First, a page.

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6 Tips to Improve Your Credit Score

6 Tips to Improve Your Credit Score

Creditworthiness is defined by a three-digit credit score and could be the key to a healthy financial life. Good credit is a determining factor when it comes to acquiring a mortgage, auto loan, student loan or credit card with a low interest rate. Credit can also affect utility costs, insurance rates, rent applications and even your ability to land the job you want. A low credit score will make it more difficult to do any of these things and could potentially cause stress in your life. 

The best plan is to never get upside down with your credit in the first place; however, in the unfortunate event that happens, there are proven strategies to help turn your credit around. Below are several suggestions for improving or keeping a positive credit score. 

1. Obtain a low-interest, no-fee credit card: One great way to initiate a good credit score is by getting a credit card that offers a low, fixed interest rate and does not bombard you with fees.  Champion Credit Union offers a credit card with a fixed, low rate and no balance transfer or over-the-limit fee. Don’t apply to the first credit card company you find on a Google search or who solicits you through the mail. Do your research and make sure you’re partnering with an institution that works for you and your lifestyle. 

2. Review your credit report: These days it’s easy to get your credit score, but occasionally you should print out and assess your entire credit report to see what’s working for or against you. Factors that contribute to a higher score include a history of on-time payments, low balances on your credit cards, a mix of different loan types and credit cards, older credit accounts and minimal inquiries for new credit. In contrast, late or missed payments, high credit card balances, collections and judgments are major score detractors. Quick fixes are paying down revolving credit, having inaccuracies removed and becoming an authorized user on someone else’s credit card account. 

3. Understand the FICO score:  More than 90% of lenders use the FICO credit score, which is based on the following five factors:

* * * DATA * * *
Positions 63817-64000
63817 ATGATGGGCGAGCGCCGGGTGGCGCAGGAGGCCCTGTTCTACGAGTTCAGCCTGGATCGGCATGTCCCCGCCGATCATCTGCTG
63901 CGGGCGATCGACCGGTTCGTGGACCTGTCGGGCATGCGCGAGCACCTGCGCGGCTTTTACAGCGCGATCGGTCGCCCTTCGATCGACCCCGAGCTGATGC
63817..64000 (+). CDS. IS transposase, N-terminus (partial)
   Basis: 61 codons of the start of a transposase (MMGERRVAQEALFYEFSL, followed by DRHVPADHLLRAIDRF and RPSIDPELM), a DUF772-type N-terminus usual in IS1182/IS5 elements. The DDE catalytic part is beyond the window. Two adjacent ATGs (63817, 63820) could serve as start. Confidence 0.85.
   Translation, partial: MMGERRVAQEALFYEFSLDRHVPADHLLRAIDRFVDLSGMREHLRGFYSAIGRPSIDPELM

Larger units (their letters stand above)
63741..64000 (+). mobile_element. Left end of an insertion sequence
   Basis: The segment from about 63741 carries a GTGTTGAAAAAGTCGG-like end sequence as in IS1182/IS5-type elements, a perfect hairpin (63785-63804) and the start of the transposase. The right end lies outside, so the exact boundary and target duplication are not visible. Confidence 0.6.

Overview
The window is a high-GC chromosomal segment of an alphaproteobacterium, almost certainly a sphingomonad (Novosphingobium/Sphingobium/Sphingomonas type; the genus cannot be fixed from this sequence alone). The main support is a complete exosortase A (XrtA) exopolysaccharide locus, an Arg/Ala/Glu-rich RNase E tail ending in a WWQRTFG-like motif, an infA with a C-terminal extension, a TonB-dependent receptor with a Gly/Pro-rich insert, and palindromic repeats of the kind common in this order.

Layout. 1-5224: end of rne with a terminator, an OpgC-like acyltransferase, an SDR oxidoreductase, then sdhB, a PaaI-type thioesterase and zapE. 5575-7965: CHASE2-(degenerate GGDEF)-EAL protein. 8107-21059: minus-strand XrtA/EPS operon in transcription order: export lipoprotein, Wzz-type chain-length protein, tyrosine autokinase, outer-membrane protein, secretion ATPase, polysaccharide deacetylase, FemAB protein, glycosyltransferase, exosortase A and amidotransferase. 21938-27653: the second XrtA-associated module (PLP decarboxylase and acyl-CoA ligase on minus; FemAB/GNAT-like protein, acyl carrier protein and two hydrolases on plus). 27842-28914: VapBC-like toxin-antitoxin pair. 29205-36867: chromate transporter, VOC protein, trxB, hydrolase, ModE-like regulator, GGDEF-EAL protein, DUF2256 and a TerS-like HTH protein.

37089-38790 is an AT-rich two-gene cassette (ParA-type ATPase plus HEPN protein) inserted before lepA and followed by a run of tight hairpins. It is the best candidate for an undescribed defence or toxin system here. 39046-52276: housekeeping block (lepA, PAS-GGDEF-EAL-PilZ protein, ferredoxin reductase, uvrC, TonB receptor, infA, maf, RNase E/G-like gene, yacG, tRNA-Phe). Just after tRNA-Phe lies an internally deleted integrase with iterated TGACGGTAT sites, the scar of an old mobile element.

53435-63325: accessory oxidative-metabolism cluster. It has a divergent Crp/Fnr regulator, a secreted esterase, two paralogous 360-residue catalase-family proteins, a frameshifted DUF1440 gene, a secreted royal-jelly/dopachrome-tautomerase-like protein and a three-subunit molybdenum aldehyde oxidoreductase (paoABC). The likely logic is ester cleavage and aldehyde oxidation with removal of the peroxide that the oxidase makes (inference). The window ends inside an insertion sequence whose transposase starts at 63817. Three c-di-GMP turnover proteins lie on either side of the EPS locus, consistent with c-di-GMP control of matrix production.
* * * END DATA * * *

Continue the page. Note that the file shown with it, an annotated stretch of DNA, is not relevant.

• Payment history (35%)

  • Credit usage (30%)

  • Age of credit accounts (15%)

  • Credit mix (10%)

  • New credit inquiries (10%)

With this in mind, try to make all payments on time and avoid late fees at all costs, since payment history is number one on the list. Additionally, create systems to help you stay on track, such as automating bills with direct withdrawals, setting reminders on your phone or creating a filing/timeline system. Some people have bills drafted with a credit card and then pay off the credit card each month. 

4. Maintain 30% or less credit utilization: This refers to the portion of your credit limit you’re using at any given time. There are two main ways to help with credit utilization. The easiest way is to pay your credit card balances in full each month. If that’s not possible, try and keep your total outstanding balance at 30% or less of your total credit limit. A second helpful tactic is to ask for a credit limit increase, as long as your purchasing doesn’t increase simultaneously. With online access to your credit card account, requesting a higher limit can happen within a matter of minutes.

5. Work to keep old accounts open: Remember that credit card you got in college? Don’t close it. The age of your credit line greatly contributes to your overall credit score. Keep open old accounts, even if they’re paid off and you don’t plan to use them. It’s not wise to close accounts with zero balance when you have other cards with remaining balances. This negatively affects your credit utilization ratio. Further, if you have delinquent accounts, try to resolve the issues as opposed to closing them entirely.

6. Consider consolidating your debt: If you have several outstanding debts, it could be to your advantage take out a debt consolidation loan from a bank or credit union. Then you just have to focus on one payment and more than likely, you can find a debt consolidation loan with a low interest rate. A similar tactic is to transfer high-balance, variable rate credit card balances onto a credit card with a lower rate. Credit card companies often offer promos such as 12 to 18 months of low or zero interest on the transferred amount. 

Building good credit or repairing a low credit rating won’t happen over night, but if you faithfully follow these suggestions, you’ll see significant improvements. Putting the work in is worth it. Lastly, if you have young people in your life, teach them these skills when they’re teenagers so they can enter adulthood with healthy credit lines. 

Discover a better way to manage your finances and build credit with a Champion Credit Union Visa® Platinum or Platinum Rewards card. Apply online today!

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